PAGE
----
Living Up to the Renaissance Ideal

In my previous post in this category, Know Everything, I expressed my desire to know every fact there is about the universe, to know how to solve every problem that has been solved. This goal is, of course, impossible. We cannot do that, so what can we do?

I have always admired the Renaissance ideal – the person who is knowledgeable in many areas, and constantly learning about more. Given that we can never know everything, this is probably the best we can achieve, and I think it is what we should aspire to. It is better to know a little about a lot, in my view, than a lot about a little.

There is nothing wrong with specializing, of course; human knowledge will never increase otherwise. But I also firmly believe that every educated person should have at least some exposure to a broad diversity of fields of knowledge. Spreading one’s experience over as many fields has possible has numerous advantages: it makes it more likely that one’s knowledge will have useful everyday applications; it makes it easier to perceive important connections that may help the field where one does specialize; and it offers a person the best chance to formulate a worldview that they can justify and defend themselves, without recourse to blind appeals to authority, and minimizes the chances of overlooking some important, potentially worldview-altering fact.

With that in mind, here is my modest proposal for the fields of knowledge with which a modern-day Renaissance human should be acquainted. (I should note that the points listed below are the same ones about which I have been and still am striving to educate myself. Imperfect though my efforts may be, the ideals I advocate are the same ones I strive to live by.)

First, and most important, I believe that every person should receive a thorough grounding in the principles of reasoning, both inductive and deductive, and in the scientific method. Although it is important that people understand science’s findings, it is more important that they know how to think and how to correctly evaluate an argument; in this way they can judge the merits of any claim, even in subjects with which they are unfamiliar, and are less likely to be duped by the fallacious and biased arguments so common in our society.

Second, once a foundation of scientific thinking exists, I believe every person should work toward a basic, if not a technical, understanding of the major theories in every scientific field. In physics, this would be relativity and quantum mechanics and the attempts to merge them; in chemistry, atomic theory and the periodic table; in biology, the theory of evolution; in geology, plate tectonics and continental drift; in cosmology, the Big Bang. These are the unifying ideas that give structure to entire disciplines of science, and all people should at least be acquainted with what they say and why scientists consider them likely to be true.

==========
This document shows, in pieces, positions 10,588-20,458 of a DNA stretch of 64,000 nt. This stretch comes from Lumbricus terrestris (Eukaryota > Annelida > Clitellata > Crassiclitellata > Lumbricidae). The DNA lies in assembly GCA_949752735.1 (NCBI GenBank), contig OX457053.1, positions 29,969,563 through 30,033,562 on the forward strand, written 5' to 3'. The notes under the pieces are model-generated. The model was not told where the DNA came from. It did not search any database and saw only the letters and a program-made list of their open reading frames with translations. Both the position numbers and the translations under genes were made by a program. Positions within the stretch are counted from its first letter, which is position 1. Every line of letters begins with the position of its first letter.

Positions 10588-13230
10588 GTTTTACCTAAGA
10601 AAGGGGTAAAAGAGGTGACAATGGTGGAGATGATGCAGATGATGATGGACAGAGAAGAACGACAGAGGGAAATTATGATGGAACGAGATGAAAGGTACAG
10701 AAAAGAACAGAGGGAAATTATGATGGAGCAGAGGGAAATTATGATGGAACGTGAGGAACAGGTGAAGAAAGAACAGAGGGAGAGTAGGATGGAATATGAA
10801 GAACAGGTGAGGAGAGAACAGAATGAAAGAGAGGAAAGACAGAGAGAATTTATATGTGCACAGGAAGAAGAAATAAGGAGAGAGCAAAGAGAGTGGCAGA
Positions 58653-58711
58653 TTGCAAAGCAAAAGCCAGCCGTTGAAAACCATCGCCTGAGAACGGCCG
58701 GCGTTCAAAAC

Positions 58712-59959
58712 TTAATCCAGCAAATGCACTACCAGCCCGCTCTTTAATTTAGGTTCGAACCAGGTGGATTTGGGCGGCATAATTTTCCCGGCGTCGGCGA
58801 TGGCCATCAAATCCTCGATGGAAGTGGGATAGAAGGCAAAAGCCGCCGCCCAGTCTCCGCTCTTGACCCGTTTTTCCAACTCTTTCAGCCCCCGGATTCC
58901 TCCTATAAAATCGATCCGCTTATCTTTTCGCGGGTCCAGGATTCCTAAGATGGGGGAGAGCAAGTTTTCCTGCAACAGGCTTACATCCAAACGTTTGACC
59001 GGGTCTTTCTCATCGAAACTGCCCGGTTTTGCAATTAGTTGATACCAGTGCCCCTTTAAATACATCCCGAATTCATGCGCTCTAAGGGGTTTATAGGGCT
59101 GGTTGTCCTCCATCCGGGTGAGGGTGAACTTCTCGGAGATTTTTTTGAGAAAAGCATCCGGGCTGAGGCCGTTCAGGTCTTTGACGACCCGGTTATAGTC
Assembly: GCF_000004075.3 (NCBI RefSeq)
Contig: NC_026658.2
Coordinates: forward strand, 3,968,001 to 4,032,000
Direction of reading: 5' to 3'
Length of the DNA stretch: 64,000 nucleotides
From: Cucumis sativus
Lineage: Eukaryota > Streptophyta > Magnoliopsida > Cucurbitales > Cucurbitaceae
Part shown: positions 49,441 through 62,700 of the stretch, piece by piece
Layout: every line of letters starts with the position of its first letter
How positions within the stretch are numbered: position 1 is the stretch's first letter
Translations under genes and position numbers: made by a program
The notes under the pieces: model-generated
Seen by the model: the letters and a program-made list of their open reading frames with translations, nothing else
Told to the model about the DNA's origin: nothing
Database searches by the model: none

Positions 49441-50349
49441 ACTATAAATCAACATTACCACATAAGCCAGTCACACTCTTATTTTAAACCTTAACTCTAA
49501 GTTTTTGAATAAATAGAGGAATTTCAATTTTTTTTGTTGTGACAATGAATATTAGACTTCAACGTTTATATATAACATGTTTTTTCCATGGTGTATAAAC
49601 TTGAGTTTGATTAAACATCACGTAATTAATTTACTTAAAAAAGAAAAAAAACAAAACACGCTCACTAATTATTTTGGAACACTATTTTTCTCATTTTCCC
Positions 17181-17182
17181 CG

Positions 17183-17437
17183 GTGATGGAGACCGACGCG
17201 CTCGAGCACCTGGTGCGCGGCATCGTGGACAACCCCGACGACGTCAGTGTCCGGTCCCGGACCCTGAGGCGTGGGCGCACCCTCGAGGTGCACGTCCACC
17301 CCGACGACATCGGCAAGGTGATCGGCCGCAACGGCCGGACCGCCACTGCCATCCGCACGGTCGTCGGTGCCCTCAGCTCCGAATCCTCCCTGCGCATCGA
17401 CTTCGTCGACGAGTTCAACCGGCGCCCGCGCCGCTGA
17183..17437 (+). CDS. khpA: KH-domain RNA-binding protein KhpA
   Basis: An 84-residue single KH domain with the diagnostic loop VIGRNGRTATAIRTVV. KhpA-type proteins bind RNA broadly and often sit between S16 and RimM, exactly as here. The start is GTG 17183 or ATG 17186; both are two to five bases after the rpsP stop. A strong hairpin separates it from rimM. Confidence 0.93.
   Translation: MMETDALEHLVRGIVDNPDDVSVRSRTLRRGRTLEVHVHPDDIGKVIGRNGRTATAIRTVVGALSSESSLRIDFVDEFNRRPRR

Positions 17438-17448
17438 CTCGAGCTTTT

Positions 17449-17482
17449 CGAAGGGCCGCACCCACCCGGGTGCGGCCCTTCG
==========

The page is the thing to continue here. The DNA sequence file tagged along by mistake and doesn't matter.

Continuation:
Third, people should understand and know something about mathematics and philosophy. Though these areas do not in themselves reveal truth about the world, they are, when used correctly, tools that can be used to assist in gaining this understanding. Mathematics gives our thoughts precision and elegance, while philosophy wielded with skill can clarify the boundaries of our knowledge, give shape to the possible, and point the way toward further refinement of our understanding.

Fourth, I believe that every person should read some of the great works of human literature, including if possible the sacred texts of several major world religions. Regardless of whether these texts contain truths about the world, they do if nothing else contain truths about the minds of the species that created them. I would of course also advocate study of the writings of history’s most prominent freethinkers, as well as a selection of literature from every era and culture.

Finally, I believe every person should know how to create something – whether it be to manage a garden, program a computer, play a musical instrument, or whatever else. Working with one’s mind is important to keep it in thinking shape, but there is also a subtle joy in creating with one’s hands. In an age of mass production and mechanization, the value of the handcrafted, the personal, is all the greater. It allows us to express our individuality in a way that hopefully brings benefit and happiness to oneself and to others. That is, after all, the chief purpose, the highest end, served by gaining knowledge or by any other human endeavor.

New on the Guardian: Beyond Debating God’s Existence
Weekend Coffee: March 28
TV Review: Cosmos, Episode 13
Atlas Shrugged: Bring Me a New Black Guy
About Adam Lee

Adam Lee is an atheist writer and speaker living in New York City. His new novel, City of Light, is available in paperback and e-book. Read his full bio, or follow him on Twitter.

  • tobe38

    I agree with all of this, except maybe the omission of history (as a subject in itself as opposed to the writings of historical figures). History, like science and philosophy is a quest for truth. I believe that it is very much a subject which promotes and rewards critical thinking skills, particularly in the analysis of historical sources. Arguments need to be evaluated for bias, flaws in reasoning and their perspective, empathy etc. It is also a subject that, like science, has an evil twin – pseudo-history, which has lead to obscenities like Holocaust denial and even, I think it could be argued, certain conspiracy theories like Dan Brown’s Da Vinci Code. Finally and perhaps most importantly, I believe it is a subject that demands intellectual honesty and integrity in order to be done properly. In investigating the past, it is often difficult not to have private beliefs about one would perhaps like to find. A good historian will always report what he finds to be true, not what he wants to be true.